Implications of the African Union’s Stance on Immunity for Leaders on Conflict Resolution in Africa: The Case of South Sudan and lessons from the Habré Case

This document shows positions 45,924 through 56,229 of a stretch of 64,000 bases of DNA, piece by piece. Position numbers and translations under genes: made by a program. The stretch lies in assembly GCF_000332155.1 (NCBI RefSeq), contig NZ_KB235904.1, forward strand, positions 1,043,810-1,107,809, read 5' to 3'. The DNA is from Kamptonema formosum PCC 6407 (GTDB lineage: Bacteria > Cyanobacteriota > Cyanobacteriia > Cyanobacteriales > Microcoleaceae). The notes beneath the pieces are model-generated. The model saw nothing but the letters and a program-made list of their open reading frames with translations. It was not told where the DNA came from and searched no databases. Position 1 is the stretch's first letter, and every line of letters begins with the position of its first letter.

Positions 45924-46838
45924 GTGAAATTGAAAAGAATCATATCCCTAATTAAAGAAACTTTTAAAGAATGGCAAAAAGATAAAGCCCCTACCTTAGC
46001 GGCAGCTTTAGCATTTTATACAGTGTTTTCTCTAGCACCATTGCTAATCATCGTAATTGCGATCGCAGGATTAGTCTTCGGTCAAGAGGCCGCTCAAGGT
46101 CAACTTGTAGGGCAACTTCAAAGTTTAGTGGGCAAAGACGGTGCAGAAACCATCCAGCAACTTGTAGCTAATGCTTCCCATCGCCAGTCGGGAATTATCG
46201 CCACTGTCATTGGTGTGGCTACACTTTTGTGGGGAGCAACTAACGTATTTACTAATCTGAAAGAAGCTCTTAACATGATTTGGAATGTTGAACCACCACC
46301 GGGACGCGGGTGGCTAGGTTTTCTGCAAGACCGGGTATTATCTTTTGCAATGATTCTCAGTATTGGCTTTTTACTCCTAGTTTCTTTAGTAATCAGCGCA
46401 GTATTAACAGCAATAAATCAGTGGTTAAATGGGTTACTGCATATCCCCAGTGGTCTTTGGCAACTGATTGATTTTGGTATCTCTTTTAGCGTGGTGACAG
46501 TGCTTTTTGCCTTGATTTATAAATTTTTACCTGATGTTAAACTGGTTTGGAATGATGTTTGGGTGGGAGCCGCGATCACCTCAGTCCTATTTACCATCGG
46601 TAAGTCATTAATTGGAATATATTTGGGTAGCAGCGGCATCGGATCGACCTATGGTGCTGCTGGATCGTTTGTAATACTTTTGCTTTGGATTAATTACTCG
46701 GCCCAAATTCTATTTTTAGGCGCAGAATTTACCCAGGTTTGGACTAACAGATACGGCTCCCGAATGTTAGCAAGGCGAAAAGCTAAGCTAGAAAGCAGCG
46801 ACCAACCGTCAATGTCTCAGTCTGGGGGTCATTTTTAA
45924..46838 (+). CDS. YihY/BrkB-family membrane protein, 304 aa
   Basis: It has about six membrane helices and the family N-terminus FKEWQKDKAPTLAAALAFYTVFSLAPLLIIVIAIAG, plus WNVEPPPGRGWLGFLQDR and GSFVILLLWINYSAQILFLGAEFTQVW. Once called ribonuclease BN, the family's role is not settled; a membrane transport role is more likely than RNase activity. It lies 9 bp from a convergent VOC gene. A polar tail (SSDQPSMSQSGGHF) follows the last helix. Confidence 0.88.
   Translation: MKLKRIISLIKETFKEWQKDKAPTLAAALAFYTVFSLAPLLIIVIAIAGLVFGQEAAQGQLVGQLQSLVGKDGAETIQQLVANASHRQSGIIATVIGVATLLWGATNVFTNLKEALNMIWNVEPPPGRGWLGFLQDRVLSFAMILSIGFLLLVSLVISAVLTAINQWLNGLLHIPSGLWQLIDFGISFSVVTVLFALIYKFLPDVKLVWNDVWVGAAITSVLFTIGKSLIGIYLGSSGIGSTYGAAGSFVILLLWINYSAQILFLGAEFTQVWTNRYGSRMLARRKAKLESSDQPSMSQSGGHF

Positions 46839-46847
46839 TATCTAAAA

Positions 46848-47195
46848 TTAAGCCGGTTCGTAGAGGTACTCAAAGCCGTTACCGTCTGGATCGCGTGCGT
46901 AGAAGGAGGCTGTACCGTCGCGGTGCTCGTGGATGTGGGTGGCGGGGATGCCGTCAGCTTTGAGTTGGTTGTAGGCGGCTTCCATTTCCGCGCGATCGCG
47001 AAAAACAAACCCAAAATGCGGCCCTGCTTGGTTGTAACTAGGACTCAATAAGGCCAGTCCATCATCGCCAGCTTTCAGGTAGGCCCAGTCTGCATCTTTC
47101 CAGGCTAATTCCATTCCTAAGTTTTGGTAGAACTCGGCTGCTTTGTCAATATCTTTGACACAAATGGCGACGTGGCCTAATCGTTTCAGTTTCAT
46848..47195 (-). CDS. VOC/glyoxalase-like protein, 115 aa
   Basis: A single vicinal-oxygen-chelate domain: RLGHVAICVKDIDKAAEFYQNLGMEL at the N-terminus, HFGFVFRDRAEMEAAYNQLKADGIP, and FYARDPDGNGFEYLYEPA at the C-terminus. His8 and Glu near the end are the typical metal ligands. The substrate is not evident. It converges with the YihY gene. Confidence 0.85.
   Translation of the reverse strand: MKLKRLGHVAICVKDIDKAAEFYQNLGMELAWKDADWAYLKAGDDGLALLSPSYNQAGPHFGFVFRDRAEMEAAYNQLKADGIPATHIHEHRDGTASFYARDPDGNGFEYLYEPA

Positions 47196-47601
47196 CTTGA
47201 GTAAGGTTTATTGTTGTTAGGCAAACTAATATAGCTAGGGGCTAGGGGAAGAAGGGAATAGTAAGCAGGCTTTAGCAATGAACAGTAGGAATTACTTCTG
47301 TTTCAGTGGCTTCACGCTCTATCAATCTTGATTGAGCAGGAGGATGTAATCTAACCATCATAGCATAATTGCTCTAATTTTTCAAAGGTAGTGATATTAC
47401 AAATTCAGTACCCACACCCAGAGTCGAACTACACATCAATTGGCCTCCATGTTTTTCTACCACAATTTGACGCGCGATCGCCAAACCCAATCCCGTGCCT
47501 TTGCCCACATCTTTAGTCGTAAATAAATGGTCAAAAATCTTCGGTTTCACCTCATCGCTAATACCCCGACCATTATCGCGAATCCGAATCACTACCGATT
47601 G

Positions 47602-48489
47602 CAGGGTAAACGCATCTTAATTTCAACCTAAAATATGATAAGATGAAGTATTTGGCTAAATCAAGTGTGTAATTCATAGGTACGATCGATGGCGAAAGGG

The article examined the AU’s stance on immunity and its impact on conflict resolution in Africa. The article observes that the AU’s immunity stance for sitting leaders undermines the deterrence and conflict resolution capacities of the African Court, as well as ad hoc courts such as the HCSS. Because of the immunity principle, the AUled HCSS – despite being developed without any immunity provisions – will have difficulty in upholding efforts to prosecute the warring leaders who instigated, organised and commanded the war crimes and crimes against humanity in South Sudan. This outcome is because the peace deal allows the warring leaders to hold onto their leadership positions. Based on the AU’s immunity stance, these leaders could evade justice. In view of the ongoing skirmishes, the warring leaders are rarely deterred from perpetuating the historical culture of impunity in the region, because they gained power through violence which bought them a place in the peace process. The impunity of the warring factions is evident from the defiance of the numerous ceasefire deals that were mediated by IGAD between 2013 and 2018. The HCSS would be likely to focus on prosecuting scapegoats of the warring camps as token attempt at justice in the region.